Left-hander Yoo Hee-kwan (37-Retired) and submarine pitcher Ko Young-pyo (32-KT Wiz), who earned the nickname “campfire bowler” to contrast with fireballer. Though their styles are different, Im Chan-kyu (31-LG Twins) found them enlightening. That’s why he’s having a career-high season in his 11th season in the KBO.
Lim has been the reason LG has been able to finish the first half of the season in sole possession of first place. After failing to secure a solid starting spot before the season, he has earned it back and is now 6-2 with a 3.19 ERA in 17 games, making him the de facto No. 2 starter behind Adam Plutko (11-1, 2.21 ERA).
LG manager Yoon Kyung-yeop earlier expressed his satisfaction with the first half of the season, but said he was disappointed that his most important starting pitching staff didn’t work out. However, he also gave a thumbs-up to Chan-gyu, saying, “We didn’t lose back-to-back games and we could have won the title.”
According to baseball statistics site Statiz, Lim’s average fastball velocity this season was only 141.6 kilometers per hour. While the numbers don’t seem competitive, Lim has made the biggest impact since his debut this season.
Coach Yeom had a stake in it. “He never talked about speed,” Lim said after the team’s training session on Sunday at Jamsil Stadium in Seoul. He said he doesn’t look at the scoreboard,” he said, adding, “What’s the point of throwing 138 kilometers or 148 kilometers if you’re not going to throw consistently?”
Im Chan-kyu continued, “(Yoo) Hee-kwan referred to his brother and said, ‘If you can throw a ball in the early 130s and late 120s to a left-handed hitter’s body, but you can’t throw a ball in the 138s and 141s, it’s because you’re not confident,'” he said, adding, “I think I felt a little bit after that. (Park) Dong-won’s brother also likes the body ball, so it worked well, and as I threw the body ball, my curve and changeup became more alive.”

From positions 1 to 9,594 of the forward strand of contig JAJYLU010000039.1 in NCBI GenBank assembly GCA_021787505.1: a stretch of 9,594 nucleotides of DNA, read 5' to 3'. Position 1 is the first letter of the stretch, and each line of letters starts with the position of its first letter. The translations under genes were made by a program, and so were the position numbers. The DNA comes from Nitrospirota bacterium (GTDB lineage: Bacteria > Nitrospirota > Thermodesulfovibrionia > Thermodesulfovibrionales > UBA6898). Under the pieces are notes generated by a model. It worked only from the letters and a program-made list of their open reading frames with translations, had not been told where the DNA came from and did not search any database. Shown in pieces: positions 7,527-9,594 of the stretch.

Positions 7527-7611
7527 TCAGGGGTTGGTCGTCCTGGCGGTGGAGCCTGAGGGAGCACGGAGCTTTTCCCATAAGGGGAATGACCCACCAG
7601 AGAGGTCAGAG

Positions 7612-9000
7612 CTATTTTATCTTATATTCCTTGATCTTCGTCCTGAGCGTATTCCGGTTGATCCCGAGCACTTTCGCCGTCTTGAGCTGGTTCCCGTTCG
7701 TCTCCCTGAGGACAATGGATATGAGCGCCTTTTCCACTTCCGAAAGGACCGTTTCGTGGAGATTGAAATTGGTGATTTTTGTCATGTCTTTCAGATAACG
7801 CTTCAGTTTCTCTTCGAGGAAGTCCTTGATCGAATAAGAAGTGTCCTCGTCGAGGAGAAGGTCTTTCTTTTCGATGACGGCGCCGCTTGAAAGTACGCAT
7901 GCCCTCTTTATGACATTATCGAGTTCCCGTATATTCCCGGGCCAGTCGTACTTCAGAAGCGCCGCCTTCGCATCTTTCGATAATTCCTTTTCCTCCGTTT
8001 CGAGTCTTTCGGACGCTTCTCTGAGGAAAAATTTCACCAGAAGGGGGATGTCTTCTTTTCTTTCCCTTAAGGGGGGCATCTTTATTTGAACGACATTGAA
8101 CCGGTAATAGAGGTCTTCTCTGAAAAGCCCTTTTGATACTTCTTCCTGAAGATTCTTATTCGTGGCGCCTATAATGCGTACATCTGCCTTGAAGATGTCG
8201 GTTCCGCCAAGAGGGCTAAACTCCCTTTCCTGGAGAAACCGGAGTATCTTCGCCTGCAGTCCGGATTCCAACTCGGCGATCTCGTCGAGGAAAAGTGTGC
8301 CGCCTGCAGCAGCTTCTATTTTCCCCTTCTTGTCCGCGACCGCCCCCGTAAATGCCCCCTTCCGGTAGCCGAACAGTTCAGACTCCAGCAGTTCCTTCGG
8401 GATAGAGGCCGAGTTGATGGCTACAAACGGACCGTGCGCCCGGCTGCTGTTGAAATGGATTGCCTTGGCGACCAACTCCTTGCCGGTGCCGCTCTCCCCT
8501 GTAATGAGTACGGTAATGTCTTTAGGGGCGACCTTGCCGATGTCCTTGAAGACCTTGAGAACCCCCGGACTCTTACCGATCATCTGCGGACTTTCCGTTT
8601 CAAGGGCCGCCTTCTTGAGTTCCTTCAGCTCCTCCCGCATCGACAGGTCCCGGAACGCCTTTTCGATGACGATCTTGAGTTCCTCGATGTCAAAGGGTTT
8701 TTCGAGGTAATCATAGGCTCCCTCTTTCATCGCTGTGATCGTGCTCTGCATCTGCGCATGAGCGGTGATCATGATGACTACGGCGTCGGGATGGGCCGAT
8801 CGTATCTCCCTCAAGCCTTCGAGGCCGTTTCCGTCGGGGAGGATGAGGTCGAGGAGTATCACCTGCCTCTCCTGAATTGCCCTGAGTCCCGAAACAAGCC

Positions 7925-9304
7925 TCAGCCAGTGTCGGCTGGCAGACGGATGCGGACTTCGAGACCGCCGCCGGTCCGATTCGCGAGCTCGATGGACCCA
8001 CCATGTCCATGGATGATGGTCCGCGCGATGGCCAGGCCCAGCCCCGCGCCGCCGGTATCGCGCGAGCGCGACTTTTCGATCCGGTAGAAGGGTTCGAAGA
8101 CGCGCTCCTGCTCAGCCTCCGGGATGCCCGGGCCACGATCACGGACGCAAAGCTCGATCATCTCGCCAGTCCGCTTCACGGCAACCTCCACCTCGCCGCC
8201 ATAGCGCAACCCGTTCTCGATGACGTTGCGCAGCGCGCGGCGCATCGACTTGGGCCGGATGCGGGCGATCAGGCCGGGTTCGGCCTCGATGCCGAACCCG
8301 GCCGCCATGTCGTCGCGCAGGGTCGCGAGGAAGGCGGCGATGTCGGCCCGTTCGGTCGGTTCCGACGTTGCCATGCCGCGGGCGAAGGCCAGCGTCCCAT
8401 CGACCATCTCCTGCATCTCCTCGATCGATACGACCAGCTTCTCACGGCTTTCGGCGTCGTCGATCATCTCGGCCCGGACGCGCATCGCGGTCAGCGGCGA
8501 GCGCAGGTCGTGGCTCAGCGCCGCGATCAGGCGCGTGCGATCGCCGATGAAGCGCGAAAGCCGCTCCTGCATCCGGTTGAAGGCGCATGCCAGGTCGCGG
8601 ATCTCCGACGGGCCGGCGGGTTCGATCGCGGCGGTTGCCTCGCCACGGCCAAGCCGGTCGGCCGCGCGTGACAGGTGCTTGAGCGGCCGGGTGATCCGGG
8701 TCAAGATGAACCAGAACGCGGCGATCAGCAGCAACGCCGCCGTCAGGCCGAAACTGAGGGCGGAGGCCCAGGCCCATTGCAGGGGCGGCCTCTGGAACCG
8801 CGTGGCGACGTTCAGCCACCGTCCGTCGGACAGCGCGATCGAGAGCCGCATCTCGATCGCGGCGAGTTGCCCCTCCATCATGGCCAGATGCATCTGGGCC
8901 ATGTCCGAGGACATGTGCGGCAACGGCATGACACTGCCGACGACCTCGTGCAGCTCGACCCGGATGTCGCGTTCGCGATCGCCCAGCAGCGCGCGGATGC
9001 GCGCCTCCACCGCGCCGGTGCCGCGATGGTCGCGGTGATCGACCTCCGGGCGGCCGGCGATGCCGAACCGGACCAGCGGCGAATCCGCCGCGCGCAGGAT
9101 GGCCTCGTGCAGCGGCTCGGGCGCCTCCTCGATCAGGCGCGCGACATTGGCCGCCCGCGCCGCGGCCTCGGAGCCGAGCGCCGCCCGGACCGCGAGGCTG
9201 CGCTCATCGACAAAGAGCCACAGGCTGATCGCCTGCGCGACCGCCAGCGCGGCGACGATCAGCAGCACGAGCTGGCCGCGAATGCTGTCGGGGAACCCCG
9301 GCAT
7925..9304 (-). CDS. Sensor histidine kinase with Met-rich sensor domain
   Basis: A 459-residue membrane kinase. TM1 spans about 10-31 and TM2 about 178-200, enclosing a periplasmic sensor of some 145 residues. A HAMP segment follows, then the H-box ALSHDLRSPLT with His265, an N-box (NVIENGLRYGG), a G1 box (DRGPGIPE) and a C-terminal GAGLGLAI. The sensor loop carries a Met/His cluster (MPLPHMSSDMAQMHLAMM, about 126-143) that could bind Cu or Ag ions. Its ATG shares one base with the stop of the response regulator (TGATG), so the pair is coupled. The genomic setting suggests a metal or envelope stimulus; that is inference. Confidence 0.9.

Yoo Hee-kwan was a slow-ball pitcher in the KBO, but he won double-digit games in eight consecutive seasons and retired with 101 career wins. While fastballs are great, Yoo’s career proved what’s more important for a pitcher. That’s what Yoon tried to remind Im of.
Thanks to this, he also realized how to relax. Im, who had previously used a wind-up motion to throw harder and harder and was getting tired as the innings went on, started throwing from a set position at some point. “I don’t know why I did it,” he said, “but I think it had an effect on my physical strength because I was throwing with force. Now I don’t lose strength even when I go to the second half,” he confessed, adding, “Once, in the KIA game, I thought I would throw only 70%, but I still got 141 kilometers. It’s different since then.”
In addition to Yoo Hee-kwan, there were other pitchers who watched and learned. Lim Chan-kyu said, “Watching (the late) Young-pyo throwing cleanses my mind. For me, he’s the best pitcher.” “He throws so easily with just one changeup. I try to imitate and learn how he throws with his mindset and facial expressions.”